Finally, I get a well-deserved break after seven difficult teams in a row. (Of course, you wouldn't know that by how long it's taken me to get this one completed.) Now, don't get me wrong. The older franchises are much more interesting when it comes to assembling these teams, but there are more decisions I'm more likely to agonize over. When it comes to teams like the Diamondbacks and Rockies, there's just so much time I'm willing to spend on filling out the final spots on the roster.
For instance, how in god's name was I supposed to choose this team's pitching staff? There were a few fairly obvious choices, but after that it all kind of ran together.
Thankfully, there are modern metrics to make some sense of what would otherwise look like a collection of really bad pitchers. Instead, they look like a group of mostly mediocre-at-best hurlers, but so be it.
Since this franchise wasn't exactly known for its starting pitchers, for the first time in this series we get a bullpen filled with actual relief pitchers. Of course, they're not much to write home about either.
OK, I'll stop piling on the team that's only in its 20th year of existence and get to naming the actual players I selected.
Colorado Rockies (1993- )
C - Chris Iannetta (2006-2011)
1B - Todd Helton (1997- )
2B - Eric Young (1993-1997)
SS - Troy Tulowitzki (2006- )
3B - Vinny Castilla (1993-1999, 2004, 2006)
LF - Matt Holliday (2004-2008)
CF - Carlos Gonzalez (2009- )
RF - Larry Walker (1995-2004)
Ubaldo Jimenez (2006-2011)
Aaron Cook (2002-2011)
Pedro Astacio (1997-2001)
Jeff Francis (2004-2008, 2010, 2012- )
Jason Jennings (2001-2006)
Brian Fuentes (2002-2008)
C - Jeff Reed (1996-1999)
1B - Andres Galarraga (1993-1997)
IF - Clint Barmes (2003-2010)
3B/1B - Garrett Atkins (2003-2009)
OF - Ellis Burks (1994-1998)
OF - Dante Bichette (1993-1999)
OF - Brad Hawpe (2004-2010)
Steve Reed (1993-1997, 2003-2004)
Bruce Ruffin (1993-1997)
Jerry Dipoto (1997-2000)
Jose Jimenez (2000-2003)
Don Baylor (1993-1998)
I can't say I have any overly analytical method of choosing the managers for these teams. Generally, it's the managers who lead the most successful teams that tend to be recognized as the best, and my approach doesn't stray too far from that formula.
For a team like the Diamondbacks, it was easy to think of Bob Brenly, the guy who managed them to the only World Series title in their brief history, as the choice. But, for the Rockies, I went with Baylor, because he led them to three consecutive winning seasons (including their first playoff appearance) in their third-through-fifth years of existence.
Clint Hurdle may have guided them to their only World Series appearance, but it was their lone winning season of his six-plus year tenure, and was mainly the product of a late-season hot streak that, incidentally, came to a rather sudden end at an inopportune time.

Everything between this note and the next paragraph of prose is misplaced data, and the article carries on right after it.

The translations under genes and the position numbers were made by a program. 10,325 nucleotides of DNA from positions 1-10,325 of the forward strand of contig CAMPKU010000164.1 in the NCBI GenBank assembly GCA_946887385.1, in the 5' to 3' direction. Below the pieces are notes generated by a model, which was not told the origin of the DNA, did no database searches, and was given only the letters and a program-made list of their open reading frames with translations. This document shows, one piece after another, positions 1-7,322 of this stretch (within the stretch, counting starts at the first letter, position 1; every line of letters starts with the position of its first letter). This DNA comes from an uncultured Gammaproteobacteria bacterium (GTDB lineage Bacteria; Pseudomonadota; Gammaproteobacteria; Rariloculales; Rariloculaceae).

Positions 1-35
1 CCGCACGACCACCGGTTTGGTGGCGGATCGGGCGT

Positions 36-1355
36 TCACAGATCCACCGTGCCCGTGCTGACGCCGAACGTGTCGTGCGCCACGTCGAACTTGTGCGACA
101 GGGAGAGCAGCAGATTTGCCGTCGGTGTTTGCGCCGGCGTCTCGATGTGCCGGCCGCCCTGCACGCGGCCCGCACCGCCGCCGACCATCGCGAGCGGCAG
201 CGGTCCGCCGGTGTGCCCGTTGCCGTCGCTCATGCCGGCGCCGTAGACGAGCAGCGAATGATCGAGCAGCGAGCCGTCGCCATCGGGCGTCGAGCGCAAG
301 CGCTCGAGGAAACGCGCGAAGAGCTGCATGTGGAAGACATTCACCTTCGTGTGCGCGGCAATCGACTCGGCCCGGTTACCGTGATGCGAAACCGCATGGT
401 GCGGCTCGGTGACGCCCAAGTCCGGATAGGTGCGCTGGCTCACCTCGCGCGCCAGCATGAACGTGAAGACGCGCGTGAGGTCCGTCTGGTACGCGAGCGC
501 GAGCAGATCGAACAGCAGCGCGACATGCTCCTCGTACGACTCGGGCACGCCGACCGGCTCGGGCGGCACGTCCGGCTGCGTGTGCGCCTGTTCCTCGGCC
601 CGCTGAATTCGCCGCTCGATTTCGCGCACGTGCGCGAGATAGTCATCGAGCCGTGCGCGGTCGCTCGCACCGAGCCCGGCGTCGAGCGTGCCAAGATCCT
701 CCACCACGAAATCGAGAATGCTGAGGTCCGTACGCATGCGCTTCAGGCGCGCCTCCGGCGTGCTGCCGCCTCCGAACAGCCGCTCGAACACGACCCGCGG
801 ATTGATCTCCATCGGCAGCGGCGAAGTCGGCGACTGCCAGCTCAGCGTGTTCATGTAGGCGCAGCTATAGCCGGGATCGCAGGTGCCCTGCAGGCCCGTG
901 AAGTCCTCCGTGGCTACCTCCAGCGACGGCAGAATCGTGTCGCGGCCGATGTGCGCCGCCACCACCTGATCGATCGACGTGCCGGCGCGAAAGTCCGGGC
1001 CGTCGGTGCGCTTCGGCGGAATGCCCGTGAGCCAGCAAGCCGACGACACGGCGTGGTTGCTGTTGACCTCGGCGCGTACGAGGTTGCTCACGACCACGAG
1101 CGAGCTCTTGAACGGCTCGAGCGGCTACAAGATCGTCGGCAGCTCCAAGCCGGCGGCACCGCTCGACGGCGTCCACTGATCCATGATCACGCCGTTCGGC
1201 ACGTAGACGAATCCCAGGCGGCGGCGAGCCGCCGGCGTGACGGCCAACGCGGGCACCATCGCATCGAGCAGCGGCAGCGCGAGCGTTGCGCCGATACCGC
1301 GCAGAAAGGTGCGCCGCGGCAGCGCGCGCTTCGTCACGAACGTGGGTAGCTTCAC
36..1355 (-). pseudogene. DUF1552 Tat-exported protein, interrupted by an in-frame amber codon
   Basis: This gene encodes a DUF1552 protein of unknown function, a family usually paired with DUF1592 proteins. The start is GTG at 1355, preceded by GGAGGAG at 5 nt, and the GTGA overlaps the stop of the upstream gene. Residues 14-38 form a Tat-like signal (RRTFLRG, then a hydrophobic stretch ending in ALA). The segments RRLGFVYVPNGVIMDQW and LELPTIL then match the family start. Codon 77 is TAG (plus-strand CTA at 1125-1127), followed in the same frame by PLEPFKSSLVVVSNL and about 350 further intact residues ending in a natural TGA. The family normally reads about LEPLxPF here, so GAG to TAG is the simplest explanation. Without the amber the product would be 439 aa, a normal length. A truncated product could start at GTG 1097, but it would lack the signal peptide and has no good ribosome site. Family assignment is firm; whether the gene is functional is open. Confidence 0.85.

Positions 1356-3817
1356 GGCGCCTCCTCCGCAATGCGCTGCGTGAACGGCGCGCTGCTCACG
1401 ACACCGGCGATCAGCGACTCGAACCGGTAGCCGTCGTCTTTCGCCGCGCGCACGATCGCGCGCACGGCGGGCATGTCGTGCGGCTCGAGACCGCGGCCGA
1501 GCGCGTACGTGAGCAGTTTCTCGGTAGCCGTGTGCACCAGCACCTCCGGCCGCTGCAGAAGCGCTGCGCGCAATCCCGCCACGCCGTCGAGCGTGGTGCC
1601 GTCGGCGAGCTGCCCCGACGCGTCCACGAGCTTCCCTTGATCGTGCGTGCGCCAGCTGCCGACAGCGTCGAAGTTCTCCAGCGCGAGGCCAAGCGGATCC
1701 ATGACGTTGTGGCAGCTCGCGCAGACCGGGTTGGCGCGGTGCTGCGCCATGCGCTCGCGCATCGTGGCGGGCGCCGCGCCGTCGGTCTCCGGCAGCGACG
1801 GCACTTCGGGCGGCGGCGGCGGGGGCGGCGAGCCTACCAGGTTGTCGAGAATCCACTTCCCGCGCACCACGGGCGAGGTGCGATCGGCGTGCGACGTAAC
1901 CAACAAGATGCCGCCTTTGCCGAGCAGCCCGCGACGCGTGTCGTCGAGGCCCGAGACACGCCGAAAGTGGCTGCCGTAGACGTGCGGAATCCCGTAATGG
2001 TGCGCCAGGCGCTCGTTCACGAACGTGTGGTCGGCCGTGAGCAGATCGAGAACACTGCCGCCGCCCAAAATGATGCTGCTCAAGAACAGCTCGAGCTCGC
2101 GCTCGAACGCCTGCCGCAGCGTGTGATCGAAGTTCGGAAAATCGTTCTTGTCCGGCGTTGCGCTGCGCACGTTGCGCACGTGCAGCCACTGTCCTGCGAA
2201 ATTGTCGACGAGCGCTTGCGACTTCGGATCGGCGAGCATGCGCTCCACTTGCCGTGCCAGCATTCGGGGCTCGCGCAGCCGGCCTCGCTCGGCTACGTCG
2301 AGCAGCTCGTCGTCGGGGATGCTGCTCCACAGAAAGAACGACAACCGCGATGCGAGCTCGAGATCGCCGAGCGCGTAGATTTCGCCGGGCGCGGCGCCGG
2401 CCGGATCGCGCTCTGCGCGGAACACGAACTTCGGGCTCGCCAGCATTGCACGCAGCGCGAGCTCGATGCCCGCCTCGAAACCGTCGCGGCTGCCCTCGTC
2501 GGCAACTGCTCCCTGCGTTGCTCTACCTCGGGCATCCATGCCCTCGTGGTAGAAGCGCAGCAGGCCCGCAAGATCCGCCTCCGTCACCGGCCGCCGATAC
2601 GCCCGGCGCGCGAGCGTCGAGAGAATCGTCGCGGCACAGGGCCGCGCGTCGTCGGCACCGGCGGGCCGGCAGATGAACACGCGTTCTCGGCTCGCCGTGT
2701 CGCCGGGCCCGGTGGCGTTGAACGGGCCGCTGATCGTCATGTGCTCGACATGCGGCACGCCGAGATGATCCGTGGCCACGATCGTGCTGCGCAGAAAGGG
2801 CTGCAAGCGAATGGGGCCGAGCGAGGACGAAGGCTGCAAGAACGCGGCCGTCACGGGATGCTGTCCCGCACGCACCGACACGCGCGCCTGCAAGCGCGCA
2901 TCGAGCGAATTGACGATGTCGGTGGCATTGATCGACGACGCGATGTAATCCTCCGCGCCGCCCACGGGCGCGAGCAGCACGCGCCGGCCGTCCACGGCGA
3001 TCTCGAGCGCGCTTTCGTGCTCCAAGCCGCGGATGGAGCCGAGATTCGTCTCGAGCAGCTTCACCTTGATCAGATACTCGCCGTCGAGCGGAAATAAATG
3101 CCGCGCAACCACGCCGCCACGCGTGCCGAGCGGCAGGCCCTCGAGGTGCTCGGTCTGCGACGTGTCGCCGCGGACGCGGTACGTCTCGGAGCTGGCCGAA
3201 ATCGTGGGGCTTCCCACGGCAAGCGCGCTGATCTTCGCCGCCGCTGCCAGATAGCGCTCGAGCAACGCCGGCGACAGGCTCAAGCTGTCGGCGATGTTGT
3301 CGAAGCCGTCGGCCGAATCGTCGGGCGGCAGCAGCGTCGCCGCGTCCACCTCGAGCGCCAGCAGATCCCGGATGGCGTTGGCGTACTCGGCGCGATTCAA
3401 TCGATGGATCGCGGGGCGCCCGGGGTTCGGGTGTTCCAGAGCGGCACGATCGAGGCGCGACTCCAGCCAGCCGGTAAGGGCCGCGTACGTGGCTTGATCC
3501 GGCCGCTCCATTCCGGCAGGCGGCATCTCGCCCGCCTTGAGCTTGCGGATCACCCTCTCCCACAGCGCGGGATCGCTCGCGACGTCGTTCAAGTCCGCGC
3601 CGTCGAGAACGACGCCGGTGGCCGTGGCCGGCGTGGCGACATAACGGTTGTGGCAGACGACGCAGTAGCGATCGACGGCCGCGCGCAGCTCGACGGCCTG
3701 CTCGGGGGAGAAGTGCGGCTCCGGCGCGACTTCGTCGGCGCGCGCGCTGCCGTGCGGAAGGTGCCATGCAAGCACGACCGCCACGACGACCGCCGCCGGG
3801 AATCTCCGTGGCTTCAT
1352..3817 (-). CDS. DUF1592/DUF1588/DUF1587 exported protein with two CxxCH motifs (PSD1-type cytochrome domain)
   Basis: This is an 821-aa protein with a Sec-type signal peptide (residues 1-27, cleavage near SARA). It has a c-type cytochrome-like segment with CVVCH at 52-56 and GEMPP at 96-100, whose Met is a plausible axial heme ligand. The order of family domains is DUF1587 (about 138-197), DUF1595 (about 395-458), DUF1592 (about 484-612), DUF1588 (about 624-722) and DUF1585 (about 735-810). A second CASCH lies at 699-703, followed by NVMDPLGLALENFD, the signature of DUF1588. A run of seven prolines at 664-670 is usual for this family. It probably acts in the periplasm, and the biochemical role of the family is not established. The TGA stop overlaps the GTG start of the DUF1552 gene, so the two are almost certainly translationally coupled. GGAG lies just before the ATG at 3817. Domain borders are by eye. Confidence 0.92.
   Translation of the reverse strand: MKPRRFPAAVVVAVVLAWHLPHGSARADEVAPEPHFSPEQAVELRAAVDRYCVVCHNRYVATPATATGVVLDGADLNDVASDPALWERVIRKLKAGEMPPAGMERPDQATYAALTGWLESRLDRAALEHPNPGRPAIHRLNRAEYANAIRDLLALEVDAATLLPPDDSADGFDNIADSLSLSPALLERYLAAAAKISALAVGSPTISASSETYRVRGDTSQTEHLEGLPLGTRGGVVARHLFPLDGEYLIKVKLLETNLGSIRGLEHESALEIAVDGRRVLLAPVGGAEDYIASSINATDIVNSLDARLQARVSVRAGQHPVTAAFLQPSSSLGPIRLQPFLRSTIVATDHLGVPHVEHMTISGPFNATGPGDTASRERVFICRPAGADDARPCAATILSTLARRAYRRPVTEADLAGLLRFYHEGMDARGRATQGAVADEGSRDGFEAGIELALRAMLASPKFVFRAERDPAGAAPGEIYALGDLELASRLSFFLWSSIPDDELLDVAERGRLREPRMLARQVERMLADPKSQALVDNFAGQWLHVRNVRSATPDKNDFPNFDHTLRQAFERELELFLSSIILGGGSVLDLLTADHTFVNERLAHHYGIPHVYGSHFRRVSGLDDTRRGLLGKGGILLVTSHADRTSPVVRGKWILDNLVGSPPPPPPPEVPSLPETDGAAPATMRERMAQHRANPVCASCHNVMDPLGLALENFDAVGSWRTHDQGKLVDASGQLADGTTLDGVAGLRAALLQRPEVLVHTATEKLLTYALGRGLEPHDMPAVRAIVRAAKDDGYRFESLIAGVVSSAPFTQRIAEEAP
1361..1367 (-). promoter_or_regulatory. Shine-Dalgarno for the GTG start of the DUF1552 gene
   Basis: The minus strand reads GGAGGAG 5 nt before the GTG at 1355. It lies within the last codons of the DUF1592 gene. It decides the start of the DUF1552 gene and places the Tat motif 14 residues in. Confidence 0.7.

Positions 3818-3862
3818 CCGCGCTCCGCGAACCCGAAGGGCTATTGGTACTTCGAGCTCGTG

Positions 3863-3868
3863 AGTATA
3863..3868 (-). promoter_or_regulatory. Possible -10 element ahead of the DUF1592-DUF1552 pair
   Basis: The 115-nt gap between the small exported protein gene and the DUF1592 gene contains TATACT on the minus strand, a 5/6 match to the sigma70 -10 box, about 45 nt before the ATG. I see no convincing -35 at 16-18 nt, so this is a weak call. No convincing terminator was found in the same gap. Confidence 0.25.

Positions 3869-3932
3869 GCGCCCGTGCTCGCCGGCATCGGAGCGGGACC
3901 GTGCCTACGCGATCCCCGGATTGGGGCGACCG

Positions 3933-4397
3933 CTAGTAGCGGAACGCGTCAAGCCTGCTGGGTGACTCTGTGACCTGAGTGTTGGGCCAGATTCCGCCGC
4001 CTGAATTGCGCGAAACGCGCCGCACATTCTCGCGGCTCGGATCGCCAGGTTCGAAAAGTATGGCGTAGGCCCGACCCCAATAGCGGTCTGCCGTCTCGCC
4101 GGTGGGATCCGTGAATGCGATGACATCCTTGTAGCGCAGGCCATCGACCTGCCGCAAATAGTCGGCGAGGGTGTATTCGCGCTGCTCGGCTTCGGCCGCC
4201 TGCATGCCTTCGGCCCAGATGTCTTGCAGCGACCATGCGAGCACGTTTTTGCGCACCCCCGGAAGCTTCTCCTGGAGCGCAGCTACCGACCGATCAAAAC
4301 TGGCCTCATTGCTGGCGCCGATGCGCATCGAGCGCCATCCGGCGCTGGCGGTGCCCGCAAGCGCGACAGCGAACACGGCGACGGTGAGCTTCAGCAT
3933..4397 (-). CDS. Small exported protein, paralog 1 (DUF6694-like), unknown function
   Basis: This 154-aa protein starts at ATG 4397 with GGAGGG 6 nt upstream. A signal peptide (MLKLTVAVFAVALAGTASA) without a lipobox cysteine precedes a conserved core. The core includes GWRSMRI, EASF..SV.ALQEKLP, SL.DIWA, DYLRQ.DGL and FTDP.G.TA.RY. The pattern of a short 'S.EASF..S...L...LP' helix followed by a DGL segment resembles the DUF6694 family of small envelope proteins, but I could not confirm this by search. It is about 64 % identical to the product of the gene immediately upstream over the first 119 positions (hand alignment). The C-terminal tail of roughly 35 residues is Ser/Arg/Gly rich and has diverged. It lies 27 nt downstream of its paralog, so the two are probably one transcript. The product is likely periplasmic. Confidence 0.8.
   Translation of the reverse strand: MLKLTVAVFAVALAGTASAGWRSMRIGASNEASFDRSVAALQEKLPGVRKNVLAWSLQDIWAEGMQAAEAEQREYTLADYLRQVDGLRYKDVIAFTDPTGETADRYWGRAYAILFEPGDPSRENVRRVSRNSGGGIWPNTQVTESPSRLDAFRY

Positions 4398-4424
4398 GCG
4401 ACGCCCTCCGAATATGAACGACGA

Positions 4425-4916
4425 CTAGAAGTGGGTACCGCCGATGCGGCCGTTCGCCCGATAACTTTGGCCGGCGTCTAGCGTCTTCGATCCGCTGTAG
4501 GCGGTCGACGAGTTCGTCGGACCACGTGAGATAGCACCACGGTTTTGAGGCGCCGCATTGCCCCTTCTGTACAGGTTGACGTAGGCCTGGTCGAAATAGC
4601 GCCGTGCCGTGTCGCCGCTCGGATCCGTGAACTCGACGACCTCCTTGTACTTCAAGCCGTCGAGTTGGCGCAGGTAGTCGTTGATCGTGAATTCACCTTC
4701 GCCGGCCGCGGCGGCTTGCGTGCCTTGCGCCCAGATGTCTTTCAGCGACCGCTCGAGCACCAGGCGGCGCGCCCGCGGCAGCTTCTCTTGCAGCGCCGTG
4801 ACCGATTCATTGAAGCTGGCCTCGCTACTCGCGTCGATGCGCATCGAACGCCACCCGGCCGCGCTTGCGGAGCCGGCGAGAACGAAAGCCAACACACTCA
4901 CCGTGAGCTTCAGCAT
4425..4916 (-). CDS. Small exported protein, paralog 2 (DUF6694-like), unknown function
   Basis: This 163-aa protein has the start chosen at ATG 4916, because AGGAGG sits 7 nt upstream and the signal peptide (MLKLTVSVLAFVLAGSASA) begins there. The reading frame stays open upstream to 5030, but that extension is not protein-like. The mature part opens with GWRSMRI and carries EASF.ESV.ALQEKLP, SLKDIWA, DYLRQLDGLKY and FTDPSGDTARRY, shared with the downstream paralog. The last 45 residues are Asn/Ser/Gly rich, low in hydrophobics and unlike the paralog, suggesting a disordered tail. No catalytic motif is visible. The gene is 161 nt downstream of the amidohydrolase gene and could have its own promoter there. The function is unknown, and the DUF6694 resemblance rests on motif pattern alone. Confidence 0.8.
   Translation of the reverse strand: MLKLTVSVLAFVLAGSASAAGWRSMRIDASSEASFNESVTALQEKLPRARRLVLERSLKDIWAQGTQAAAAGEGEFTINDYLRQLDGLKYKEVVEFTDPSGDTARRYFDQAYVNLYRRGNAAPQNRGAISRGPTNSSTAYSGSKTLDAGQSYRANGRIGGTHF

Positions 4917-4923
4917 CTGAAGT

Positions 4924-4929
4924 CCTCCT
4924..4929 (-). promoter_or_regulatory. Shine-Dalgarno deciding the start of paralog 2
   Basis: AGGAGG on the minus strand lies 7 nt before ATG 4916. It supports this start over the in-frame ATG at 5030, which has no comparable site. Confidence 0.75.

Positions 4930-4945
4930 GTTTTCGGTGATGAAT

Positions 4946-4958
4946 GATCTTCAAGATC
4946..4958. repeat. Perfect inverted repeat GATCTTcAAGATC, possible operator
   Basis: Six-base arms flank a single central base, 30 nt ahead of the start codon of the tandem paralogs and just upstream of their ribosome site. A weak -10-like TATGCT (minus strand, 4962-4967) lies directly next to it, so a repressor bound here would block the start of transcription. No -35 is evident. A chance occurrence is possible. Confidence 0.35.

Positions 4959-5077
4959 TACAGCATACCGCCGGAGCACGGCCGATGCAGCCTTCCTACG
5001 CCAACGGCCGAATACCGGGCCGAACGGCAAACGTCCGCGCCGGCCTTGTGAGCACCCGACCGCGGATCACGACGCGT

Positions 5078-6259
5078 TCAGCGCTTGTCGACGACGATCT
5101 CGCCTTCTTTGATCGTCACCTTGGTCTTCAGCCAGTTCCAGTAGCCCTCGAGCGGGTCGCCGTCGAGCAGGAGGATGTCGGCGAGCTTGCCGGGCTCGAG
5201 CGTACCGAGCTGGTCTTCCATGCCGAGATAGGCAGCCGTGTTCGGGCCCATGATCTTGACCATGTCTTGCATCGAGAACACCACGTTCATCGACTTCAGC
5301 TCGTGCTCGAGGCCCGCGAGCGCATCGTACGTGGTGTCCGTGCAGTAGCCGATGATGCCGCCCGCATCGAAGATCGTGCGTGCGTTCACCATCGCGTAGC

Greatest Eligible non-Hall of Famer
Larry Walker deserves to be the Rockies' first Hall of Famer, plain and simple. The main argument against his candidacy is he played the majority of his career in the hitter-friendly Coors Field of the late '90s and early '00s. But, as I wrote about him back in January, his numbers more than hold up when advanced adjustments are made. His OPS+ of 141 is right there with many offensive-oriented Hall of Famers, including Duke Snider, Eddie Mathews, Reggie Jackson and Harmon Killebrew. The latter three, in fact, were selected as deserving of the Hall of Fame's inner circle by the voters in Baseball: Past and Present's latest project (Mathews is deserving, Jackson and Killebrew are questionable as "inner circle" types, but clearly Hall-worthy).
Where Walker's case suffers a bit is his lack of a lengthy career. Not that it was abbreviated per se, but his 16 years (not counting a 20-game stint as a 22-year old) included four seasons of less than 400 plate appearances, two at the end of his career and two presumably due to injury. So, his career total of just over 8000 plate appearances is less than impressive, but it would be far from the lowest total among Hall of Fame position players.
Furthermore, as this handy visualization produced by Adam Darowski shows, Walker's career value numbers measure up compared to the current Hall of Fame population. (Drag Walker's target over that of the HOF median player to see what I'm talking about, then come back and continue reading.)
Are you back? Good.
As you observed, the inner ring and bullseye of Walker's target line up almost perfectly with the HOF Median target, meaning his career Wins Above Excellence and Wins Above MVP, both measures of peak value, are better than just about half of all Hall of Fame position players.
Just as, if not more, importantly, the outer portion of Walker's target (career Wins Above Replacement) is larger than the HOF Median, meaning his induction would actually improve the overall quality of Hall of Fame non-pitchers.
Considering there's no confusing him with a compiler, this is quite impressive. In fact, it's Hall of Fame worthy, in my book.
Next Up: Detroit Tigers